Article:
Employees of Minnesota companies who are injured outside the state may be entitled to Minnesota workers’ compensation benefits under certain circumstances. Employees of out-of-state companies who are injured while working in Minnesota may also be covered by Minnesota workers’ compensation laws. When injuries happen, it is important for employers to know which laws apply.
Employees with out-of-state connections may be entitled to Minnesota workers’ compensation benefits in three scenarios:
- Extraterritorial Application: If an employee who regularly performs the primary duties of his or her employment within Minnesota receives an injury while outside of the state in the employ of the same employer, Minnesota’s workers’ compensation laws apply. This does not apply if the transfer outside of the state is permanent.
- Temporary Out-of-State Employment: If an employee hired in Minnesota by a Minnesota employer receives an injury while temporarily employed outside of the state, Minnesota’s workers’ compensation laws apply. To determine whether an employer is a “Minnesota employer,” courts consider whether the employer has officers, operations, or facilities in Minnesota. The employer does not need to be incorporated in Minnesota to be a “Minnesota employer.”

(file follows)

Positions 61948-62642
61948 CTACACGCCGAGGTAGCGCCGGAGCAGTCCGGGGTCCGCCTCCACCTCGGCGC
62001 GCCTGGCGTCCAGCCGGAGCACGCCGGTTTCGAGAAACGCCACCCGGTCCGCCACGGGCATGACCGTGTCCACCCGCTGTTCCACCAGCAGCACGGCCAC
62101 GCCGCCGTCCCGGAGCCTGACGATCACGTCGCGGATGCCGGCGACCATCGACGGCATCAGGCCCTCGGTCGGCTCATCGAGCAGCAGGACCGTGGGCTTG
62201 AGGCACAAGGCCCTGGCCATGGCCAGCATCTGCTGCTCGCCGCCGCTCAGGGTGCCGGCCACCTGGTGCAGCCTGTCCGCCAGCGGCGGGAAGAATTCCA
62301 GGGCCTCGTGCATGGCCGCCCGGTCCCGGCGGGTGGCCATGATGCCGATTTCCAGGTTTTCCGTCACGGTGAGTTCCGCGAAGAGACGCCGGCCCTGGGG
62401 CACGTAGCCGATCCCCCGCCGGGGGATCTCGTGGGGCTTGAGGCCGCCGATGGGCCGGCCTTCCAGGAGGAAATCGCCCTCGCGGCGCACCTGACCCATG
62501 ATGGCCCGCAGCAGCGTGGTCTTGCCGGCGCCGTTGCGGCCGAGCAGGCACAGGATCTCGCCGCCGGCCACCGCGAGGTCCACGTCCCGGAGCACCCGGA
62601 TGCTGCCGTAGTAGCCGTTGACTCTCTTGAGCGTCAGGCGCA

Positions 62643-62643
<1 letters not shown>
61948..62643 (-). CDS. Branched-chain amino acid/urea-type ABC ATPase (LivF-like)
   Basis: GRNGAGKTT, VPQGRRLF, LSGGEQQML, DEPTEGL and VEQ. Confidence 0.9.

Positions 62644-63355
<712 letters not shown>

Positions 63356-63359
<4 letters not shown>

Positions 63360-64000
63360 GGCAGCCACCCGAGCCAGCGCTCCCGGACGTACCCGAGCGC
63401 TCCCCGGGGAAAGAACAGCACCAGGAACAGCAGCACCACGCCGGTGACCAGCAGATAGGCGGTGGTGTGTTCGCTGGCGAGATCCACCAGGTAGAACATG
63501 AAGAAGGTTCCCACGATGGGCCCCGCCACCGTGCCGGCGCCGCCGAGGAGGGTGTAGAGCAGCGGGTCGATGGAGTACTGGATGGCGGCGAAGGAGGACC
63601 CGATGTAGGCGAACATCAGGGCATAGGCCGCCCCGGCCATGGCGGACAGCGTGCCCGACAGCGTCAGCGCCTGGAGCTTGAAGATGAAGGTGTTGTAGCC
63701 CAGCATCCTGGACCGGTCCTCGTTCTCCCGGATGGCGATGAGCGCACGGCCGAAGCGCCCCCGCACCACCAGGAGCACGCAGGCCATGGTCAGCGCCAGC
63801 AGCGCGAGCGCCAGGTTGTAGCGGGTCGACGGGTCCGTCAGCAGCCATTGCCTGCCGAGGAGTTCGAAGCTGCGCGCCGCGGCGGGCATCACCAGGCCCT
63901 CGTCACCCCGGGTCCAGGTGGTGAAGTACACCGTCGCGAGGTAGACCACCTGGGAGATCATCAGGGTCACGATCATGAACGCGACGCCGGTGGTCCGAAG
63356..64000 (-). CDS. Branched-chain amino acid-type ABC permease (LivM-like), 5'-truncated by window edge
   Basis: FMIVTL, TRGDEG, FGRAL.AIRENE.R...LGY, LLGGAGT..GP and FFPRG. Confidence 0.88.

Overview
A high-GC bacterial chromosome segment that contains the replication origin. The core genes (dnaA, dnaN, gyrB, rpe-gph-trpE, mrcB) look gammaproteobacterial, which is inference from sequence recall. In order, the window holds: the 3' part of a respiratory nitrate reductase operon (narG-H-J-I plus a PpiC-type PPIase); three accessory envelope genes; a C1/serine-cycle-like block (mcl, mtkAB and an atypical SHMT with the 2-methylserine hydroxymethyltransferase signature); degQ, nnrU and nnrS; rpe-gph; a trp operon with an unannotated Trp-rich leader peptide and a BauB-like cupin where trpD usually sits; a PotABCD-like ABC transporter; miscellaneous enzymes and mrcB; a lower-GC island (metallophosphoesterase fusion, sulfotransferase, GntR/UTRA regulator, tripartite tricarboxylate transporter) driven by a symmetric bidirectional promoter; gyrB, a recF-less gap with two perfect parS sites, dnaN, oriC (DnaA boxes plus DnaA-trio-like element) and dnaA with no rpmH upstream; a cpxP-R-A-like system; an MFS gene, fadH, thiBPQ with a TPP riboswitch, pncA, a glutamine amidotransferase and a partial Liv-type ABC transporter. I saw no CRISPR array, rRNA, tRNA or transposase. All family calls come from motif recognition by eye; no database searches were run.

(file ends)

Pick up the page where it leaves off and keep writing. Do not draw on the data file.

- Out-of-State Employees: An employee who regularly performs work outside of Minnesota, but is injured within Minnesota, may be covered by Minnesota’s workers’ compensation laws if the employee chooses to forgo any workers’ compensation claims that the employee have the right to pursue in a different state.
See Minn. Stat. § 176.041, Subd. 2–4.
According to the Minnesota Department of Labor and Industry, determining whether someone is “temporarily employed outside of Minnesota” requires looking at the length of employment and whether the employee is expected to return to Minnesota. The Minnesota Supreme Court has held that, for the purposes of this law, “temporarily” means “not of long duration, not permanent, but for a short time.” The court has also said that if an employee goes to a different state regularly, he or she could still be “temporarily” outside of Minnesota if he or she was hired in the state by a Minnesota employer. Fischer v. Malleable Iron Range Co., 225 N.W.2d 542 (Minn. 1975).
The State of Minnesota has a guide concerning extra-territorial application of Minnesota’s workers’ compensation laws, which is available here.
Takeaway: Minnesota’s workers’ compensation laws may extend beyond the borders of the state under certain circumstances. Minnesota employers who send employees on out-of-state assignments and out-of-state employers who send employees on assignments to Minnesota should be familiar with the extra-territorial application of Minnesota’s workers’ compensation laws.